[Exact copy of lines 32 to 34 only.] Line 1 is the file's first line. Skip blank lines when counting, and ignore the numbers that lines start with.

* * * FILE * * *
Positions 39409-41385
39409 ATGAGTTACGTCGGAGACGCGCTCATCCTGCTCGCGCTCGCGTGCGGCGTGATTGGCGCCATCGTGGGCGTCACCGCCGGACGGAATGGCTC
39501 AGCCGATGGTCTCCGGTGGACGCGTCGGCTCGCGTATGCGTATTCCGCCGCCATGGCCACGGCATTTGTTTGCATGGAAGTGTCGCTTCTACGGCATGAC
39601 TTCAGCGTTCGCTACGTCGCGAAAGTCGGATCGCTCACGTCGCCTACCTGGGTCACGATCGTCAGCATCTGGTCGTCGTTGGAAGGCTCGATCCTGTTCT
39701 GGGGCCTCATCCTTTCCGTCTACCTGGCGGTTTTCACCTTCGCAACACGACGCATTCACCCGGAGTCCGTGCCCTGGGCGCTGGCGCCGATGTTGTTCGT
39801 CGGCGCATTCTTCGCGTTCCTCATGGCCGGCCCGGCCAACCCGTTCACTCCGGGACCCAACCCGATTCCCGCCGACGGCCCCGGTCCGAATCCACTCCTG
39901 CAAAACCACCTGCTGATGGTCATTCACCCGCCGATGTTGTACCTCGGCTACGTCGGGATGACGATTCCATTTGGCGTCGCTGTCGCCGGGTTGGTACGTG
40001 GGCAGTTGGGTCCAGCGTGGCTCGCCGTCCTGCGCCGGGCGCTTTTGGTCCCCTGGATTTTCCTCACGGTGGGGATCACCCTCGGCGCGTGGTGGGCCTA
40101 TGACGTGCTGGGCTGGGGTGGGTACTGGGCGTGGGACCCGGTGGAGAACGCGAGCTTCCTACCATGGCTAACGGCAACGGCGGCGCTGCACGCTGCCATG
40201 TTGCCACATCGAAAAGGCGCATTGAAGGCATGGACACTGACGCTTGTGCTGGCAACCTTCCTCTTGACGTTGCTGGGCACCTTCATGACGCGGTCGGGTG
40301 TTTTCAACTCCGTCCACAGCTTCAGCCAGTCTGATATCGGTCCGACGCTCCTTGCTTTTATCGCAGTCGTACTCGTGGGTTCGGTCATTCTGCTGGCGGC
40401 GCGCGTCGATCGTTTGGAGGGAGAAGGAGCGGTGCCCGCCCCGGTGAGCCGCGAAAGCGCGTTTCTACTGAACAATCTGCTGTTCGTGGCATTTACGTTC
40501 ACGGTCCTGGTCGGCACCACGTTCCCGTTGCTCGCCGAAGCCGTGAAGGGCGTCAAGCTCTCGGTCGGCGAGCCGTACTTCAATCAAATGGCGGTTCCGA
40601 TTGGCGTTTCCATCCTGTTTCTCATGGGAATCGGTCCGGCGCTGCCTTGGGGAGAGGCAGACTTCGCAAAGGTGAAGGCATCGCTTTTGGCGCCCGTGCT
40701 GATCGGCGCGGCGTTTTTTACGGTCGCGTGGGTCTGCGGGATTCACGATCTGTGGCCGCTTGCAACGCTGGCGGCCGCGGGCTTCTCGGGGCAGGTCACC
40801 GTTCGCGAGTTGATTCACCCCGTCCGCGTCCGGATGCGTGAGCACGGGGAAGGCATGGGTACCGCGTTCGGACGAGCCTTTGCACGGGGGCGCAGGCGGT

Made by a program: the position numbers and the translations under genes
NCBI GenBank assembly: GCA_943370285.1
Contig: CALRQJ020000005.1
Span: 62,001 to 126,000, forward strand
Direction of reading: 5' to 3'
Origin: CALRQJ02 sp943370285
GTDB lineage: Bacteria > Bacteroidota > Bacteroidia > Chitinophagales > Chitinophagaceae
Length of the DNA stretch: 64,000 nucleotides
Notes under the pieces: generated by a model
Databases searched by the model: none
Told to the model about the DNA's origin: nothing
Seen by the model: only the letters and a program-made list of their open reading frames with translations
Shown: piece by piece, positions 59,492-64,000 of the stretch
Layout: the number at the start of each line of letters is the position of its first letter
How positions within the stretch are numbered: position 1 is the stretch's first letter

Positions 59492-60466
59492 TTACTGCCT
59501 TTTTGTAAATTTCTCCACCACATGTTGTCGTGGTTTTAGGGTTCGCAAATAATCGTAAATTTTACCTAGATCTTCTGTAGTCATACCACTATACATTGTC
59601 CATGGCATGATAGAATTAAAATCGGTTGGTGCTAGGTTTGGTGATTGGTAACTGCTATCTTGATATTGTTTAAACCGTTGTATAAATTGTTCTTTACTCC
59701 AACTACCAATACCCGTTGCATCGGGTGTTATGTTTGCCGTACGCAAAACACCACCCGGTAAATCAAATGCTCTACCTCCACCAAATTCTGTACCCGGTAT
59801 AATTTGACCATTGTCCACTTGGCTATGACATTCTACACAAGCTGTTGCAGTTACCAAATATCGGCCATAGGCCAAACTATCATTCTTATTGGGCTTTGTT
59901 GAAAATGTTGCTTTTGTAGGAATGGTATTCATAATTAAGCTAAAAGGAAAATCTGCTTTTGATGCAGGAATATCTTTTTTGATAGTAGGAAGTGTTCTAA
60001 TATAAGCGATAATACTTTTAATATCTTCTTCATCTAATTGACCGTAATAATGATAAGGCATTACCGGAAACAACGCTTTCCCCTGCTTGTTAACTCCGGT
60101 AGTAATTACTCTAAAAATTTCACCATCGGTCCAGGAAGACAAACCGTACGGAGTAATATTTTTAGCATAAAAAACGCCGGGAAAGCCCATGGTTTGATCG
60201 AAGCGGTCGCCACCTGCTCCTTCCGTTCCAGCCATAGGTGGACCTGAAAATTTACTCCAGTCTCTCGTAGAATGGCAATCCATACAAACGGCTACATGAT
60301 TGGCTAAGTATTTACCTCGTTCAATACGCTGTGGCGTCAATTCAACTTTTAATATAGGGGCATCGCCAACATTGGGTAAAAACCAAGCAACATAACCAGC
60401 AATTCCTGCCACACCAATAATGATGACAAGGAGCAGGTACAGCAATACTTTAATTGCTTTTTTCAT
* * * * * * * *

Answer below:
Positions 59492-60466
59492 TTACTGCCT
59501 TTTTGTAAATTTCTCCACCACATGTTGTCGTGGTTTTAGGGTTCGCAAATAATCGTAAATTTTACCTAGATCTTCTGTAGTCATACCACTATACATTGTC